Ibuprofen and Naproxen toxicosis Owner Factsheet

Ibuprofen and naproxen can be toxic to dogs and cats. The toxic effects can occur rapidly and damage the kidneys and stomach. Cats are much more susceptible than dogs and a single 200 mg ibuprofen tablet can be toxic to a cat or small-medium sized dog.
What is Ibuprofen and Naproxen toxicosis?
Ibuprofen and naproxen are drugs intended for humans and are widely used to treat pain, fever, and inflammation in people. Unfortunately, these drugs can be extremely toxic (poisonous) to cats and dogs. Toxicosis occurs when a cat or dog eats enough of one of these drugs to cause damaging effects in the body. Never administer human medications to your pet unless instructed to do so by your vet, and keep all medications in the home secured to help prevent accidental swallowing by pets.
The damaging effects of ibuprofen or naproxen in pets include inhibiting blood flow to the kidneys and interfering with the production of compounds that help protect the inner lining of the stomach. The toxic effects in dogs and cats include kidney damage that can lead to kidney failure and severe stomach irritation that can progress to stomach ulcers.
Many cases of ibuprofen and naproxen toxicosis in dogs and cats are accidental. A pet may find and chew on a bottle of pills or eat a pill that has fallen on the floor. Because these drugs are so potent, a single 200 mg ibuprofen tablet can be toxic to a cat or small-medium sized dog.
Sadly, some cases of toxicosis occur because pet owners give human medication to their pet without being instructed to do so by a vet. Ibuprofen and naproxen are intended for human use and should not be given to pets.

What are the clinical signs?
Once swallowed, ibuprofen and naproxen are rapidly absorbed from the stomach and intestines. Depending on the amount of drug ingested, toxic effects can occur within an hour, but some signs can take a few days to appear. The most common side effect is stomach irritation. In mild cases, this may cause vomiting. In severe cases, it can cause the pet to vomit blood; the irritation can also be severe enough to cause stomach ulcers and stomach perforations (punctures in the stomach wall that allow stomach acid to leak into the abdomen). If stomach bleeding is severe, blood transfusions may be necessary to save the patient.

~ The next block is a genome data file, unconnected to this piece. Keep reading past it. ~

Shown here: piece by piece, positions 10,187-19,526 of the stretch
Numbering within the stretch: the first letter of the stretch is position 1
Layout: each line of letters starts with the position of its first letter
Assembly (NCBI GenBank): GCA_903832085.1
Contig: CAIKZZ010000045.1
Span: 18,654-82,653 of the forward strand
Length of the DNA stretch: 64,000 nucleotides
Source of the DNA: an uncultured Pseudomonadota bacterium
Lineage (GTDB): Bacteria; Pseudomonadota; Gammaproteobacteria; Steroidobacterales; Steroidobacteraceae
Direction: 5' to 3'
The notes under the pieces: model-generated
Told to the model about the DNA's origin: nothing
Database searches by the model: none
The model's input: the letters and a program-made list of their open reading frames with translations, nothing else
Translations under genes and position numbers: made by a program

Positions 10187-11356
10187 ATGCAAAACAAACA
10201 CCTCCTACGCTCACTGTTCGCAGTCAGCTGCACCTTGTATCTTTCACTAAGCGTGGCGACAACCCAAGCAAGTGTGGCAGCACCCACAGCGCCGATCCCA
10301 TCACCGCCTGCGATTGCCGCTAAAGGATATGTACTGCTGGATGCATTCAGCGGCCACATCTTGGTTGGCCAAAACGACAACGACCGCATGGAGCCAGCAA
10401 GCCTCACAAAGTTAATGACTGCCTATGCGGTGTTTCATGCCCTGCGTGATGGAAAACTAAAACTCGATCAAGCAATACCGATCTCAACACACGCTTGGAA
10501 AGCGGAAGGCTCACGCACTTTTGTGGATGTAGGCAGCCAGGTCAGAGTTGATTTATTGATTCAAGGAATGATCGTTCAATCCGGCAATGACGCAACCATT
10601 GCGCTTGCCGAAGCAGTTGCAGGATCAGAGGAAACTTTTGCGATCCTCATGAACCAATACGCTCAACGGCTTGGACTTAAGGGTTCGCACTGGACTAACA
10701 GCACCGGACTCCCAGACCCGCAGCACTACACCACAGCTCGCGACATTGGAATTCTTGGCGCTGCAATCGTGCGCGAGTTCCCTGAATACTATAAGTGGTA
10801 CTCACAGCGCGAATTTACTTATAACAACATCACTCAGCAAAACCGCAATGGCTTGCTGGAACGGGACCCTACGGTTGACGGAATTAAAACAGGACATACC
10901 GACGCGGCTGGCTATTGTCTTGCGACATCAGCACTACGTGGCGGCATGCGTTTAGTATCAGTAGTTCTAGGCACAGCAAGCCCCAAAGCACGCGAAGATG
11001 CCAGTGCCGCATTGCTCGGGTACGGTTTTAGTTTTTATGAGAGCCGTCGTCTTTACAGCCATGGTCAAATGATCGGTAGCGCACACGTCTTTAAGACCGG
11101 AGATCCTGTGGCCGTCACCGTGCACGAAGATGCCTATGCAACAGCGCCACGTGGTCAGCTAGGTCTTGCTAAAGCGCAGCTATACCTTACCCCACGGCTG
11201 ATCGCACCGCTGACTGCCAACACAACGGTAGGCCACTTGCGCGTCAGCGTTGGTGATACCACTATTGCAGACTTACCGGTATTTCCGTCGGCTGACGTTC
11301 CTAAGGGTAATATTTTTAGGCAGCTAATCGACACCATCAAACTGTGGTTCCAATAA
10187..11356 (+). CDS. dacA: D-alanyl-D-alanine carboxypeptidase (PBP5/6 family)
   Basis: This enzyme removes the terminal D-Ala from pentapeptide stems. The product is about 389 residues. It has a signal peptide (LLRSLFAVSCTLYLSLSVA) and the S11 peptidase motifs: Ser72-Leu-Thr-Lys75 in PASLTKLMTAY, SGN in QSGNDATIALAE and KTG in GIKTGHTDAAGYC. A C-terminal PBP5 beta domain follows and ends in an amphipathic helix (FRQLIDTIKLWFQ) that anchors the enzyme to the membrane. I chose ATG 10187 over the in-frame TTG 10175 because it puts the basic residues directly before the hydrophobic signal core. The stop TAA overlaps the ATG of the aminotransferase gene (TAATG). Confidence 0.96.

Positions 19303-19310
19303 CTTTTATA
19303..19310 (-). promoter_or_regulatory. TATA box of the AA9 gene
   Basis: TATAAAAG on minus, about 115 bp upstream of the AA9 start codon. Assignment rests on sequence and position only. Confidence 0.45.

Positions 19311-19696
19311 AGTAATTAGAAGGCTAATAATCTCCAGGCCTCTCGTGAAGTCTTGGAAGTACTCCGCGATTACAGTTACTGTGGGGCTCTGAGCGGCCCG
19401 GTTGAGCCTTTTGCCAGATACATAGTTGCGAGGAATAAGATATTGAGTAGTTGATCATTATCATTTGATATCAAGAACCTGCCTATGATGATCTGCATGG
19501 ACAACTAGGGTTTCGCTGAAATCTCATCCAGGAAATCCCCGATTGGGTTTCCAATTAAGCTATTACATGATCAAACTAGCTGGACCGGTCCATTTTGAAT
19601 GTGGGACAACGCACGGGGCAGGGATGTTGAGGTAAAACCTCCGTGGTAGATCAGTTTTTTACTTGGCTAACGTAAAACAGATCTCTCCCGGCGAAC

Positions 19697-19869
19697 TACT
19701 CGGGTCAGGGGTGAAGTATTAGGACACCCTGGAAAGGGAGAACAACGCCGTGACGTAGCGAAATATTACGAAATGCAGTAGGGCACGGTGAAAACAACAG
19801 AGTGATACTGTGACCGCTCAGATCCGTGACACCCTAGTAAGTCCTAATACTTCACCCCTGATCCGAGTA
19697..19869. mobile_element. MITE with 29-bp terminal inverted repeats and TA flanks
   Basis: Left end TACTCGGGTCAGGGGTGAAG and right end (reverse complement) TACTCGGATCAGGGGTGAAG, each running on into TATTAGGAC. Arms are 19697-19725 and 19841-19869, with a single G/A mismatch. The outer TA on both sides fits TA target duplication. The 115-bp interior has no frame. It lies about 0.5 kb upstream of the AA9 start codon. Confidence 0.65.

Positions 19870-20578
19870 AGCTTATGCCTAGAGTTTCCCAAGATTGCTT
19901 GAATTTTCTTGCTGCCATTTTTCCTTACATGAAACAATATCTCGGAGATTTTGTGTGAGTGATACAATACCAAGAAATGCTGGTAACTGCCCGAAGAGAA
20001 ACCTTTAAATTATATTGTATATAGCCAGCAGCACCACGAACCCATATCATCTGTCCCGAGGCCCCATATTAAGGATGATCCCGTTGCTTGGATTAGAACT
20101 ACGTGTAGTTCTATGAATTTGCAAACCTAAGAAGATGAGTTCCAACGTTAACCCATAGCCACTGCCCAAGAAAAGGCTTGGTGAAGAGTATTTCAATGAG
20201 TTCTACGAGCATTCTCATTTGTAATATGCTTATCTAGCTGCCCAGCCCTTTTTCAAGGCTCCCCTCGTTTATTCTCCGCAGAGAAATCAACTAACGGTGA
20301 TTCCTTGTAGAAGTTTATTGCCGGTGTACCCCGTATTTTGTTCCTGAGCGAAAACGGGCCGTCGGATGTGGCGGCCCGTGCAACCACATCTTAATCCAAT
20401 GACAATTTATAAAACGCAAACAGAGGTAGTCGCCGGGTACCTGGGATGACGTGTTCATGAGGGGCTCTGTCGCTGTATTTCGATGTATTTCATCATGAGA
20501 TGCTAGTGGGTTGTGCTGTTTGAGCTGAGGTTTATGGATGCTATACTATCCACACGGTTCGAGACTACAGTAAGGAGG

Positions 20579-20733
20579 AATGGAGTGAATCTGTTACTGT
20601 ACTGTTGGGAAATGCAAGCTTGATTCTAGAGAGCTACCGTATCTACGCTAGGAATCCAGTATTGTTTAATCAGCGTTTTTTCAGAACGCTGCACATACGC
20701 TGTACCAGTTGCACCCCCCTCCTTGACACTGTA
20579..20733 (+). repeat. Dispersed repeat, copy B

Ibuprofen and naproxen toxicosis can also inhibit blood flow to the kidneys, which can cause kidney failure. Extremely high toxic doses of these drugs can also affect the brain, causing altered mental status, seizures, and coma. Other clinical signs associated with toxicosis can include the following:

  • Vomiting (sometimes with blood)
  • Diarrhoea (may be darker in colour due to digested blood)
  • Appetite loss
  • Dehydration
  • Abdominal pain


How will my vet diagnose Ibuprofen and Naproxen toxicosis?
Diagnosis of ibuprofen and naproxen toxicosis is commonly based on a history of recent swallowing of one of these drugs. Your vet may recommend diagnostic testing, such as blood work (a chemistry panel and complete blood cell count) and urinalysis to assess the extent of the damage. If stomach perforation or kidney failure are suspected, additional diagnostic testing is required.

How will my vet treat Ibuprofen and Naproxen toxicosis?
Ibuprofen and naproxen are absorbed by the body very rapidly. If swallowing is recognised right away, vomiting can be induced to remove the drug from the stomach before the body can absorb it. Alternatively your vet may sedate your pet to flush out the contents of the stomach. Your vet may also administer a special preparation of liquid-activated charcoal to slow absorption of material from the stomach and intestines. This step may need to be repeated every few hours, as these medications have a long-lasting effect.
There is no specific antidote for ibuprofen or naproxen toxicosis. Treatment may include intravenous fluid therapy, blood transfusions, medications to help heal stomach damage, and other medications to help support and stabilise the patient. Hospitalisation may be required so that blood values, urine output, and vital signs can be monitored.
Ibuprofen or naproxen toxicosis can be fatal. However, pets can survive if the condition is recognised, diagnosed, and treated quickly. The amount of drug involved also has a direct effect on recovery and long-term outcome.
Most cases of ibuprofen or naproxen toxicosis are preventable. Never administer human medications to your pet unless instructed to do so by your vet, and keep all medications in the home secured to help prevent accidental swallowing.


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Sutterton Veterinary Hospital
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PE20 2LF

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